Brother Robert Roberts wrote “The Final Consolation” as part of the fourth of his “Letters to the Elect of God in a Time of Trouble”. He describes in moving words the ultimate joy awaiting the faithful at the return of our Lord Jesus Christ. We have culled small portions from this delightful word picture, which have relationship to the use of music. In what other way could the myriads of saints join together to praise our Lord than to unite their hearts and voices in song with such energy that mortal nerves are incapable of standing.

Come to the land of promise in the day of its glory, not as you are now—burdened with infirmity, with a nature easily fatigued, eye soon dimmed, power soon spent, and having but scant capacity to rise to the surrounding sublimities of the universe, or to apprehend sympathetically the subtle glories of the Spirit. Come, when it has been said to you, as to Joshua, “Take away the filthy garments from him… I will clothe thee with a change of raiment.” Come when mortality no longer weighs you to the earth, and when you know the new experience of having “the garment of praise for the spirit of heaviness.” Come when you can step lightly and joyously abroad upon the earth in the freedom and power of spirit nature; when the cup of life mantles full and sparkling to the brim; when the strong, penetrating eye looks out of a glad heart to behold in all things the unfolded love, and wisdom, and glory of God; when every thought is a joy, every movement a pleasure, every breath the inspiration of an ecstasy that can only find fit expression in praise to Him that sits upon the throne…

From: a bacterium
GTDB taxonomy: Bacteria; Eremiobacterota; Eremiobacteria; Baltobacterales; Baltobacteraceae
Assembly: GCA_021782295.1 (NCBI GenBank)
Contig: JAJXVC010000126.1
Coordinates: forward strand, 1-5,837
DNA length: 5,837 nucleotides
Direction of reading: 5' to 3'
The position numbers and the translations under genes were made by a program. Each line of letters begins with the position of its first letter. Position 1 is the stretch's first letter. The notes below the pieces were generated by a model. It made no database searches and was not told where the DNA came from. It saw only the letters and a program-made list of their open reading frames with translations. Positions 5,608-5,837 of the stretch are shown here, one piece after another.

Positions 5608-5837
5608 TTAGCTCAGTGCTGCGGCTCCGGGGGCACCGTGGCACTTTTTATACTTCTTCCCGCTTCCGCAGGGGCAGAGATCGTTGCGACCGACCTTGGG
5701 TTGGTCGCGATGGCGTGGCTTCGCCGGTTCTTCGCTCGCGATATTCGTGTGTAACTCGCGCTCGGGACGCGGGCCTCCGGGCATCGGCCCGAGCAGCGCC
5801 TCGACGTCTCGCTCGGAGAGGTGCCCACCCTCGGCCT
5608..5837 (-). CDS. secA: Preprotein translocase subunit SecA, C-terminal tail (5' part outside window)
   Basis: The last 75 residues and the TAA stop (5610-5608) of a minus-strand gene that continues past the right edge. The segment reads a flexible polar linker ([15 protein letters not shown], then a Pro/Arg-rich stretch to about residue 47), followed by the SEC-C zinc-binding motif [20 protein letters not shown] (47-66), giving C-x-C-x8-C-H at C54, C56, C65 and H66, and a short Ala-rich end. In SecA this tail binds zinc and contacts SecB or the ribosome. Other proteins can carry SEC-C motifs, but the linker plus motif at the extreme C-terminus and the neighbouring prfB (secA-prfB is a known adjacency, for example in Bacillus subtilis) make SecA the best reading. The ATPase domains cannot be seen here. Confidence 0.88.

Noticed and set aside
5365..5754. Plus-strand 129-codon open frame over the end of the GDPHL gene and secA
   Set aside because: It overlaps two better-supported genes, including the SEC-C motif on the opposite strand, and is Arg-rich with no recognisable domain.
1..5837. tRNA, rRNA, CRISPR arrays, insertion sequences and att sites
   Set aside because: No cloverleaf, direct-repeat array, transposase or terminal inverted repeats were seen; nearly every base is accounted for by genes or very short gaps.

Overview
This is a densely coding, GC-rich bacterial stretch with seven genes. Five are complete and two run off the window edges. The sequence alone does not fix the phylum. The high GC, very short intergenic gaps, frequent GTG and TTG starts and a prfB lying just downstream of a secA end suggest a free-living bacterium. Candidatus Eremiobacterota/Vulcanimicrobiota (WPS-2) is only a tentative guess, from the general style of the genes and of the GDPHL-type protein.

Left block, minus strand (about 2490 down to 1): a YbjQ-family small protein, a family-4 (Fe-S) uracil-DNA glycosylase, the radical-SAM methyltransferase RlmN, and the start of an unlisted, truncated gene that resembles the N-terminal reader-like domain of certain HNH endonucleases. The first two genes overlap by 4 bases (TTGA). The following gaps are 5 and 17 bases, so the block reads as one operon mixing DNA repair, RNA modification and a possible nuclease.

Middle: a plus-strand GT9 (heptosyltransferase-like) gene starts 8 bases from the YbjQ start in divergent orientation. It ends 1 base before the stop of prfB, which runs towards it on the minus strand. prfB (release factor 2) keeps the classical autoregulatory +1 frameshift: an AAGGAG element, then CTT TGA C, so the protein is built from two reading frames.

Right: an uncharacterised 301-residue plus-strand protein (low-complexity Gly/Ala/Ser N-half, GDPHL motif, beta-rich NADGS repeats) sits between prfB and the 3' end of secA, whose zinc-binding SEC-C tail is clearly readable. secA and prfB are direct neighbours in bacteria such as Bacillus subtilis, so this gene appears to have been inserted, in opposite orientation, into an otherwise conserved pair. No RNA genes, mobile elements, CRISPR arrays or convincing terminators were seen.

Forsaken and hated for ages, the land, at that time not far ahead, is now “an eternal excellency, a joy of many generations.” God has fulfilled His promise, and has made “her wilderness like Eden —her desert like the garden of the Lord… ”

The country on each side is laid out in fields and estates, which are in the occupation of the Levites of the second order who serve the temple, whose lands, however, are accessible to visitors at all times…

Let us go down one of these roads, and behold the fulfilment of the promise that Yahweh would make the place of His feet glorious. All is quiet, comforting, and beautiful… There are no walls or fences at the side of the road. You may walk  straight off the side of the road on to velvet turf under the trees and among the shrubs. Here you find all kinds of fruit growing— all kinds of flowers in bloom. You are at liberty to put forth your hand and do as you will. How delicious the odour everywhere! We come upon a break in the wood where the ground descends into a gorge. We see clear out to the side of an opposite hill. A brook murmurs past where we stand. The sun streams over all. What a delicious hush! What a sense of joy in every fibre of being. We enjoy the scene for a few moments, when hark! there is a burst of music! It comes rolling towards us from the top of the opposite hill. What is it? It is a mixture of voices and instruments— stringed instruments. How beautiful! The voices so musical, so full and correct; the instruments so adapted to the voices. There must be at least 100 people. It is beautiful! It is ravishing! We stand and listen. We do not know the piece yet it seems familiar. It is a psalm of praise to God. We hear it out and then all falls quiet. We would like to make the acquaintance of the company. We direct our steps towards the top of the hill. Going along an upward leading path, we see people coming towards us. As we go forward, we approach them. They look enquiringly and smilingly at us: we look enquiringly and smilingly at them. We are not in the least embarrassed: only we were silent. Then the foremost of their company—a fresh elderly man with noble look—so majestic, yet so friendly—with such exquisite tenderness of manner, and yet such kingliness of carriage—breaks the silence. He speaks in Hebrew, but we seemed to understand it quite naturally. He says—